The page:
To honor acclaimed novelist, naturalist, and wilderness writer Peter Matthiessen (1927–2014), the Ransom Center is highlighting materials from his archive in its lobby.
Matthiessen was born in New York City to a well-to-do family and educated at Yale. Determined to pursue a writing career, Matthiessen moved to Paris where he became one of the founders of The Paris Review, which, he later admitted, he invented as a cover while working briefly for the CIA. In his 45-year career as a writer, Matthiessen produced more than 30 works, winning National Book Awards for The Snow Leopard (1978) and Shadow Country (2008), a one-volume revision of a trilogy of frontier Florida novels published in the 1990s. In writing to the Ransom Center about Shadow Country, Matthiessen confessed, “I was dismayed to find upon opening the finished product at long last that it was still unfinished.”
Matthiessen’s rich archive was acquired by the Center in 1995, and materials wereadded in succeeding years. It includes manuscripts, correspondence, journals, and professional files that span his writing career and include fiction, nonfiction, and essays, often in multiple drafts.
Writer James Salter, whose papers also reside at the Ransom Center, paid tribute to Matthiessen in The New Yorker.
The materials in the lobby are on view through April 27.
The Ransom Center screens Peter Matthiessen: No Boundaries, the award-winning PBS documentary about the National Book Award–winning writer and environmental activist, on Monday evening at the Ransom Center. Matthiessen’s archive resides at the Ransom Center.
The film will be introduced by Jeffrey Sewald, producer, writer, and director of the documentary. He writes about what it was like to work with Matthiessen on this project.
I studied his craggy face as he gazed at the screen, reviewing a rough-cut video of his story, adapted and condensed of course for television viewers and the film festival crowd. More than three years of my own life had been invested in Peter Matthiessen’s, and the thought of my bio film soon being finished left me at once elated and a little bereft. How often does one get to pick the brain and probe the heart and soul of a legend like Peter, a hero to every young man (myself included) who ever believed he had what it took to write for a living? I couldn’t help but think how lucky I had been to get to know him, and how reluctant I was to pronounce the project “completed.” After all, Peter Matthiessen, then almost 82, was still very much alive and showing no signs of wanting to pack it in.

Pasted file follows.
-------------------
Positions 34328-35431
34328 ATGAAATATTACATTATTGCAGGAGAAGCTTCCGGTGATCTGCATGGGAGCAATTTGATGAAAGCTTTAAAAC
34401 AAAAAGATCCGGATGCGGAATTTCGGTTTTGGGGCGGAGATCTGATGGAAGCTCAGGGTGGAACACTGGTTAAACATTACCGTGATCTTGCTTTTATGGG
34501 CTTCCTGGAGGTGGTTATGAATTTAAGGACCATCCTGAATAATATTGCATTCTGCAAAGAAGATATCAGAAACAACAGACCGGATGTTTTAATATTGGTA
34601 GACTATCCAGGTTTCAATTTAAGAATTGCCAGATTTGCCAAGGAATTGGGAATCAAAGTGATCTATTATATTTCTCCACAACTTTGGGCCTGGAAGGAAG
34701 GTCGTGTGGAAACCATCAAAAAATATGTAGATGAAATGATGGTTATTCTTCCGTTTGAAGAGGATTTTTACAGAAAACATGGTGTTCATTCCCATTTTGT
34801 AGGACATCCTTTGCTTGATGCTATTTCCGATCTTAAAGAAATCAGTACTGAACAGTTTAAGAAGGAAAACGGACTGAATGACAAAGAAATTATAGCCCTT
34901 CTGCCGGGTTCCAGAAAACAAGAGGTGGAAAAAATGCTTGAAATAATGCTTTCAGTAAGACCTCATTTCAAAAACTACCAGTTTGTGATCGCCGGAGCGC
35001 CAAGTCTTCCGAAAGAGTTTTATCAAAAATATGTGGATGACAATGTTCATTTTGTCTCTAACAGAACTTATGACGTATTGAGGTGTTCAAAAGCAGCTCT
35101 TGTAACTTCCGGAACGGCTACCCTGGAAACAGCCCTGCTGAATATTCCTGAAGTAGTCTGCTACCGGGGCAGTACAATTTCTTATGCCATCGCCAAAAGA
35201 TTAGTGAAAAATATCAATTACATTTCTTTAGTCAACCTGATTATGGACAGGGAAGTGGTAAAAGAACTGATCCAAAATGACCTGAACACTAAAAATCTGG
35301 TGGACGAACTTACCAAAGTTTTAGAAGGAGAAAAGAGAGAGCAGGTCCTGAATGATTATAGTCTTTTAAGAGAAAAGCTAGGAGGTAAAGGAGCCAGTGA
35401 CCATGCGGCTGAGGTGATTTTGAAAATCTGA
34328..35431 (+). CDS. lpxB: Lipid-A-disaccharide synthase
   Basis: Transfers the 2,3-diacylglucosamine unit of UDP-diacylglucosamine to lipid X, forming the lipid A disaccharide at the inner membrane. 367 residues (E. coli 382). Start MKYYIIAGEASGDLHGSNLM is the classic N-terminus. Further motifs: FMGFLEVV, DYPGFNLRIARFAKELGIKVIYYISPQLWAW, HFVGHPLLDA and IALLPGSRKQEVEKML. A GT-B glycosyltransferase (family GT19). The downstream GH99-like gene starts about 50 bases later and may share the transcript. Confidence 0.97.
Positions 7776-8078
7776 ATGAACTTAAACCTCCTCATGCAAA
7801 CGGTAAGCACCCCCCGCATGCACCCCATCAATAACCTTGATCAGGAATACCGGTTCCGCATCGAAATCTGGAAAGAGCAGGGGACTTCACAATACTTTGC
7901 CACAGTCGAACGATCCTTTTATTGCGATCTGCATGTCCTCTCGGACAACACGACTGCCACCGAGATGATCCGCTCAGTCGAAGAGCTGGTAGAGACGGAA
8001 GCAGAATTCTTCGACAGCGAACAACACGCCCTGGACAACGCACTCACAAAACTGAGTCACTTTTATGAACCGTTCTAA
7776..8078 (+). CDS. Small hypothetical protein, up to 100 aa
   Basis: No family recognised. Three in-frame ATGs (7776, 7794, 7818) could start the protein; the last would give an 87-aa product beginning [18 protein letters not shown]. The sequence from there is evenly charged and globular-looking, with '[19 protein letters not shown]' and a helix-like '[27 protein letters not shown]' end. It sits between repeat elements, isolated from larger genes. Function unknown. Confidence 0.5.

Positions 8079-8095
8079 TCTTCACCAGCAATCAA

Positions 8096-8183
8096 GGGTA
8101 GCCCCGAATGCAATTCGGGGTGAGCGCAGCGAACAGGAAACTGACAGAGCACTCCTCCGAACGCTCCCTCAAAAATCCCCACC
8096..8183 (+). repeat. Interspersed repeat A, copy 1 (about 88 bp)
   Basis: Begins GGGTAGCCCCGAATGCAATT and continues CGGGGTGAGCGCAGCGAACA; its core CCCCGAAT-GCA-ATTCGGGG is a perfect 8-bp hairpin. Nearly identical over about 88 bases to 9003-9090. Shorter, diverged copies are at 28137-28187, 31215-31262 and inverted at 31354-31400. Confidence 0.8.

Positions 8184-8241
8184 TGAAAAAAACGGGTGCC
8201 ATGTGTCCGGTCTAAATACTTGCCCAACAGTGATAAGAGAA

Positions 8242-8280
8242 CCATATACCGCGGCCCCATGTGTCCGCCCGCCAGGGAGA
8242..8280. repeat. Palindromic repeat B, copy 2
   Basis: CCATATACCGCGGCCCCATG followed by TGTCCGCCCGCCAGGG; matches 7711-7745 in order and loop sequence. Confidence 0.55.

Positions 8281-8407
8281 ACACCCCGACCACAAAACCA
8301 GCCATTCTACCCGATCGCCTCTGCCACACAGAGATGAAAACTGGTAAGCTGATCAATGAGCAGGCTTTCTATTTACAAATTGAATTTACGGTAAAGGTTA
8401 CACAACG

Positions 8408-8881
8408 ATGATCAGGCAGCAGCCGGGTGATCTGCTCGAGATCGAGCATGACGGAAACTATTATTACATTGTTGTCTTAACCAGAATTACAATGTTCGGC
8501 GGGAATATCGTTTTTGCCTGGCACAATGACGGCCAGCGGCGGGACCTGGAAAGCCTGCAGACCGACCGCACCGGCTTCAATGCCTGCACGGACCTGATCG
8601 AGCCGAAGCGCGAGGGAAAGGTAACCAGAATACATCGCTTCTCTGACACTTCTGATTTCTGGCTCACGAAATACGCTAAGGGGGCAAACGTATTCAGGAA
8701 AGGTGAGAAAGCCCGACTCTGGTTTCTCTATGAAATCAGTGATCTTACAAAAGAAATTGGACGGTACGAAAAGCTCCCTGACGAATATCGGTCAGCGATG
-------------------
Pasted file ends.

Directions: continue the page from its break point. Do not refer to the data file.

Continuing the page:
Making films about people, especially living ones, presents both joys and challenges, and this film was no exception. It was captivating to hear Peter speak about his books and journeys, from The Snow Leopard, to Shadow Country, and from New Guinea to Nepal. Few if any people have crammed more into eight decades of life than he has. In fact, the totality of Peter Matthiessen’s written work and personal experience is something most may only dream about. Here is a man who writes both fiction and non-fiction, who married three times, fathered and adopted children, became a Zen monk, and fought the powers that be over human and civil rights. I always found it funny that all Peter asked of my personal take on his life story was “clarity.” Therein was the challenge.
When the final version of Peter Matthiessen: No Boundaries was premiered at the Brooklyn Academy of Music in Brooklyn last year, Peter seemed to like the film— even though he more than once chided me for taking his life far too seriously. In truth, he can be very funny and wonderful company, which I think we demonstrate on screen. But in a film that was required to clock-in at 56 minutes and 46 seconds (a PBS hour), I chose to focus on what I believe are Peter’s most important works and on how the events and circumstances of his life informed his choices and set the trajectories for his literary and spiritual quests. I still maintain that this approach was the best one. After all, Peter Matthiessen is an important body in the literary firmament. To do anything less would have been unthinkable to me.
I have been gratified by the fact that my film has been in demand on the screening circuit since it first aired nationally on PBS in April of last year. It is always interesting to note audience reactions and to meet people who have seen and appreciated my work and the work of my collaborators. Like writing, making independent films can be a rather solitary process, especially after shooting has ceased and scripting begins. I am now working on my next film, about the author and feminist Isabel Allende. But we’re still in the shooting stage, which means I’m still sociable. So come out and see me on April 12. It will be fun.